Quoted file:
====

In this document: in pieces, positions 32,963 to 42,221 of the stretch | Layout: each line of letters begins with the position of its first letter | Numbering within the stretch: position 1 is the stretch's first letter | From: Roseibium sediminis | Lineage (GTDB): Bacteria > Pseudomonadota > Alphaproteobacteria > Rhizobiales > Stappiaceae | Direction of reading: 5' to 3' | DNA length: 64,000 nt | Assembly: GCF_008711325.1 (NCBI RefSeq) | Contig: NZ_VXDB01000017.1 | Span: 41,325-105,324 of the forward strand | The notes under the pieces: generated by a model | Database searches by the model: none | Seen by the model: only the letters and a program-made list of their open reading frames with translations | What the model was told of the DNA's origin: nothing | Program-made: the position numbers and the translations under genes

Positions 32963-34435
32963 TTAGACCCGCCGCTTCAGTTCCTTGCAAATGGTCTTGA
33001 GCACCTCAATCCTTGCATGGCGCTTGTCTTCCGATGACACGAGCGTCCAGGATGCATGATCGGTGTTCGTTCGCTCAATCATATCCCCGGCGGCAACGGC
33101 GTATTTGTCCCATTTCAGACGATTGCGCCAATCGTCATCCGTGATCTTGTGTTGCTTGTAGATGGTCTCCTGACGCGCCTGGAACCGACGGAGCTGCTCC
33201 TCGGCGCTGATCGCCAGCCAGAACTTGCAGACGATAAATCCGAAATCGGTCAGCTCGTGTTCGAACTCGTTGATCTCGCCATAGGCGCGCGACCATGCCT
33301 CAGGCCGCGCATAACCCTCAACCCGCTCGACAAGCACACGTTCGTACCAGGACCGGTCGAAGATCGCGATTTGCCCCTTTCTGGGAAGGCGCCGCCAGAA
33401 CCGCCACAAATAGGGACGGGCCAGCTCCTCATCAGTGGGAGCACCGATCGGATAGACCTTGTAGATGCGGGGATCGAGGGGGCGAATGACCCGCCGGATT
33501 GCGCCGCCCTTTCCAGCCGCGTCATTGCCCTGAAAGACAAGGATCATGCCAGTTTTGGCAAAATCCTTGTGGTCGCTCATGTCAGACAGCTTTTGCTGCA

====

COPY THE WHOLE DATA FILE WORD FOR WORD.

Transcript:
In this document: in pieces, positions 32,963 to 42,221 of the stretch | Layout: each line of letters begins with the position of its first letter | Numbering within the stretch: position 1 is the stretch's first letter | From: Roseibium sediminis | Lineage (GTDB): Bacteria > Pseudomonadota > Alphaproteobacteria > Rhizobiales > Stappiaceae | Direction of reading: 5' to 3' | DNA length: 64,000 nt | Assembly: GCF_008711325.1 (NCBI RefSeq) | Contig: NZ_VXDB01000017.1 | Span: 41,325-105,324 of the forward strand | The notes under the pieces: generated by a model | Database searches by the model: none | Seen by the model: only the letters and a program-made list of their open reading frames with translations | What the model was told of the DNA's origin: nothing | Program-made: the position numbers and the translations under genes

Positions 32963-34435
32963 TTAGACCCGCCGCTTCAGTTCCTTGCAAATGGTCTTGA
33001 GCACCTCAATCCTTGCATGGCGCTTGTCTTCCGATGACACGAGCGTCCAGGATGCATGATCGGTGTTCGTTCGCTCAATCATATCCCCGGCGGCAACGGC
33101 GTATTTGTCCCATTTCAGACGATTGCGCCAATCGTCATCCGTGATCTTGTGTTGCTTGTAGATGGTCTCCTGACGCGCCTGGAACCGACGGAGCTGCTCC
33201 TCGGCGCTGATCGCCAGCCAGAACTTGCAGACGATAAATCCGAAATCGGTCAGCTCGTGTTCGAACTCGTTGATCTCGCCATAGGCGCGCGACCATGCCT
33301 CAGGCCGCGCATAACCCTCAACCCGCTCGACAAGCACACGTTCGTACCAGGACCGGTCGAAGATCGCGATTTGCCCCTTTCTGGGAAGGCGCCGCCAGAA
33401 CCGCCACAAATAGGGACGGGCCAGCTCCTCATCAGTGGGAGCACCGATCGGATAGACCTTGTAGATGCGGGGATCGAGGGGGCGAATGACCCGCCGGATT
33501 GCGCCGCCCTTTCCAGCCGCGTCATTGCCCTGAAAGACAAGGATCATGCCAGTTTTGGCAAAATCCTTGTGGTCGCTCATGTCAGACAGCTTTTGCTGCA